The Clean Energy Council has released a strategic package of 45 recommendations to the Federal Government to get Australia on track to reach its target of 82 per cent renewable energy by 2030.
The submission, “Power Playbook: Accelerating Australia’s Clean Energy Transformation”, is an integrated plan for Australia to seize its global opportunities and maintain a competitive advantage in renewable energy.
Its aim is to create a formalised masterplan and recommendations, including:
- A Clean Energy Transformation Investment Package – $10 billion per annum for at least 10 years, or a minimum of $100 billion – to boost Australia’s international renewable energy competitiveness.
- The Federal Government formalising a Renewable Energy Superpower Masterplan.
- Full decarbonisation of the electricity sector by 2035, and recognition that low-cost, renewable energy will be the foundation of Australia’s competitive advantage in a net-zero economy.
- A long-term national policy mechanism to drive sustained investment in large-scale renewable energy projects, including extension of the Large-scale Renewable Energy Target (LRET) beyond 2030 to at least 2040.
- A co-ordinated national delivery plan for transmission projects of national significance.
- New national targets for rooftop solar and distributed energy storage for 2030 and 2040.
- Expansion of the Small-scale Renewable Energy Scheme to support battery uptake.
- A national offshore wind target to provide investor certainty, supported by a policy support mechanism.
- Investment allocations for green hydrogen, green iron and energy transition minerals processing.
- Development of a National Clean Energy Supply Chain strategy.
- Alignment of higher education funding models with industry needs for the clean energy transformation.
“Our renewable energy future needs a single cohesive strategy for us to progress as a nation,” says Clean Energy Council chief executive Kane Thornton.
“Our Power Playbook helps Australia chart that course. The decisions we make now will impact future generations. We can’t leave our energy future to chance.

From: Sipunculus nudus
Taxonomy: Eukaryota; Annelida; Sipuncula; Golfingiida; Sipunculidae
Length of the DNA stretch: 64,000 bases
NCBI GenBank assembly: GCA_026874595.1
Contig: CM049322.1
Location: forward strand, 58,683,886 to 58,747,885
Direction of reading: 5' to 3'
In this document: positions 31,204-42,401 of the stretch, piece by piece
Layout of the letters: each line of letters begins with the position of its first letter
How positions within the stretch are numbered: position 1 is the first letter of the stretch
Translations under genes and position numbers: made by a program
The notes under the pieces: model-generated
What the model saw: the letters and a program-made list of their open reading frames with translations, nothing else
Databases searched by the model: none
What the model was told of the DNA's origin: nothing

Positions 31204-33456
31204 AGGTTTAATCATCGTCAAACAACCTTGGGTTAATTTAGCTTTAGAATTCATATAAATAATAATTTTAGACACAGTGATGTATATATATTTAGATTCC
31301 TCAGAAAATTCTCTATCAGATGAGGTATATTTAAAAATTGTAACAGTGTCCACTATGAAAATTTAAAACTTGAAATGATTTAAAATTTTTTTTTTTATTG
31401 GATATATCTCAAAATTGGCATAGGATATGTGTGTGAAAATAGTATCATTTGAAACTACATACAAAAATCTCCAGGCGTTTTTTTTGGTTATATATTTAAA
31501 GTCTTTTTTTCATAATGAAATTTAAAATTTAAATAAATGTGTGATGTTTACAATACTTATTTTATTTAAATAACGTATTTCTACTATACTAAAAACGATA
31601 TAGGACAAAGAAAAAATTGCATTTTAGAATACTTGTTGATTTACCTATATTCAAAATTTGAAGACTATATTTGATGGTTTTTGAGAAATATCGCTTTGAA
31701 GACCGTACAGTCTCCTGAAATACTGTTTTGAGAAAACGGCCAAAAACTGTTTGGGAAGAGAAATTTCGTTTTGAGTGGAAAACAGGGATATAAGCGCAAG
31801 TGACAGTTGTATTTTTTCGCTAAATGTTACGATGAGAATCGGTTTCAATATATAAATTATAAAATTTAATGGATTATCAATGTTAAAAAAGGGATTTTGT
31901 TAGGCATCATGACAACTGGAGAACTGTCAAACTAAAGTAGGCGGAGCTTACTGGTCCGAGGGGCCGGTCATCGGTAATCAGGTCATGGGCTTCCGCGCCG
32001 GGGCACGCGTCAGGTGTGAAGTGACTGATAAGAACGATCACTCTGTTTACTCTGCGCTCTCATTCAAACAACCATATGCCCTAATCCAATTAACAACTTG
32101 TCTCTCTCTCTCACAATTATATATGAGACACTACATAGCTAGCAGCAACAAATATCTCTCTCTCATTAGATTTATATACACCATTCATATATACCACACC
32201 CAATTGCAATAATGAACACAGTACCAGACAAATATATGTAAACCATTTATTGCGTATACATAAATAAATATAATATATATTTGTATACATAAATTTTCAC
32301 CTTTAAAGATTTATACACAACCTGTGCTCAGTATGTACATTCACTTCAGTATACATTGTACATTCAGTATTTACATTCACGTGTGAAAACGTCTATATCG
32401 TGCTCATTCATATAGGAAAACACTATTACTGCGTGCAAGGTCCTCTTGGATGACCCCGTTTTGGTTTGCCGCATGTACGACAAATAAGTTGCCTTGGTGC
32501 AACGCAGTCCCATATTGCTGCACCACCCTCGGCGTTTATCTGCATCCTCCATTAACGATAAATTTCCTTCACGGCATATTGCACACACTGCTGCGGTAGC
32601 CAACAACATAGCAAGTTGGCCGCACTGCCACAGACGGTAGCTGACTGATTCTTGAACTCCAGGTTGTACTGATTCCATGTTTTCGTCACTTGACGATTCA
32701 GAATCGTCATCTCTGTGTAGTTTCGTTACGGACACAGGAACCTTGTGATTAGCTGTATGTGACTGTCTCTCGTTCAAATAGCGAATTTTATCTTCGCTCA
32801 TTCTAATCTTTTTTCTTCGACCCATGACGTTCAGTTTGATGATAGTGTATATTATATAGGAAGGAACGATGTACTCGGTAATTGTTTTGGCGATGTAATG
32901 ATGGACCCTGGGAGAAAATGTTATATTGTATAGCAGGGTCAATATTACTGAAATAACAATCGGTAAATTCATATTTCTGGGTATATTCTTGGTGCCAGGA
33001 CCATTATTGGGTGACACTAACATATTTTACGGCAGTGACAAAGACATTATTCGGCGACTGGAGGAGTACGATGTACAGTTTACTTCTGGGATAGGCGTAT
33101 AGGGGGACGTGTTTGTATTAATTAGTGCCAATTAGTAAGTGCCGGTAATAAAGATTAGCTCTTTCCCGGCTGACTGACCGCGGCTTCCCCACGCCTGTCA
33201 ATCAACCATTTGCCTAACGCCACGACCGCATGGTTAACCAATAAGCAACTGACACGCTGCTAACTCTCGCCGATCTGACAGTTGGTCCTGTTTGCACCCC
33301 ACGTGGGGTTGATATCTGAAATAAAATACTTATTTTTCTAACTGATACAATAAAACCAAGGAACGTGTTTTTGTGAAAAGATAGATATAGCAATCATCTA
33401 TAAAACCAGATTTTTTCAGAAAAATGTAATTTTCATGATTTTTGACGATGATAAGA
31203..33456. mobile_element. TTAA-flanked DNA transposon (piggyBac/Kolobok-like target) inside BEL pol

“Our goal with the Power Playbook is to spark serious discussion and focus national efforts on establishing a masterplan to direct collective resources and deliver on our aspirations.
“Australia may not have the financial firepower of the US to throw resources at all the opportunities before us, but we can make the choice to invest strongly in priority markets that align with our comparative advantages.
“Every opportunity depends on access to low-cost renewable energy – that has to be our number one priority.”
The submission calls on the Federal Government to establish a Renewable Energy Superpower Masterplan, which is a strategy to outline Australia’s vision as a producer and exporter of clean energy and value-added products; identify priority markets for clean energy exports; and guide public and private investment.
“We need to signal that Australia intends to be a leader in clean energy and green commodities markets,” says Clean Energy Council’s policy director for decarbonisation, Anna Freeman.
“If we don’t, we’ll find ourselves at the back of the queue for capital, technology and skilled workers. Low-cost renewable energy is the foundation of a competitive Australia fit for the race to net zero.
“Australia needs to see a substantial increase in annual financial commitments in the order of 6GW to 7GW of new large-scale renewable projects from 2024, and the installation of approximately 3.5GW of rooftop solar per year through to 2030, to achieve the government’s target of 82 per cent [renewable energy] by 2030.
“We will then need to power ahead in renewable energy deployment if we are to realise our ambition to be a renewable energy superpower.”